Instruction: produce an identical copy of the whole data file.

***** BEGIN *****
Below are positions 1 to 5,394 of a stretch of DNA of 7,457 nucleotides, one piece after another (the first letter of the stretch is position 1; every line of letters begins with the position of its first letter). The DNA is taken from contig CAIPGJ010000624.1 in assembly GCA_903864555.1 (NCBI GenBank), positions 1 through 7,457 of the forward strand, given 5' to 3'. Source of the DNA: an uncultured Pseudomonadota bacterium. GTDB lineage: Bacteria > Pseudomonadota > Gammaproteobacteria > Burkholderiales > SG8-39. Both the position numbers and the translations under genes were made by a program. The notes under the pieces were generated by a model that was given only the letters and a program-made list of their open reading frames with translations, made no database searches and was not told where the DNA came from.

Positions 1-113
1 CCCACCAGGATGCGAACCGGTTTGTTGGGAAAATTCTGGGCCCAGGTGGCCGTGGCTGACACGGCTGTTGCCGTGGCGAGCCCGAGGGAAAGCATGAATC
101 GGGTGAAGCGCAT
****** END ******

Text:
Below are positions 1 to 5,394 of a stretch of DNA of 7,457 nucleotides, one piece after another (the first letter of the stretch is position 1; every line of letters begins with the position of its first letter). The DNA is taken from contig CAIPGJ010000624.1 in assembly GCA_903864555.1 (NCBI GenBank), positions 1 through 7,457 of the forward strand, given 5' to 3'. Source of the DNA: an uncultured Pseudomonadota bacterium. GTDB lineage: Bacteria > Pseudomonadota > Gammaproteobacteria > Burkholderiales > SG8-39. Both the position numbers and the translations under genes were made by a program. The notes under the pieces were generated by a model that was given only the letters and a program-made list of their open reading frames with translations, made no database searches and was not told where the DNA came from.

Positions 1-113
1 CCCACCAGGATGCGAACCGGTTTGTTGGGAAAATTCTGGGCCCAGGTGGCCGTGGCTGACACGGCTGTTGCCGTGGCGAGCCCGAGGGAAAGCATGAATC
101 GGGTGAAGCGCAT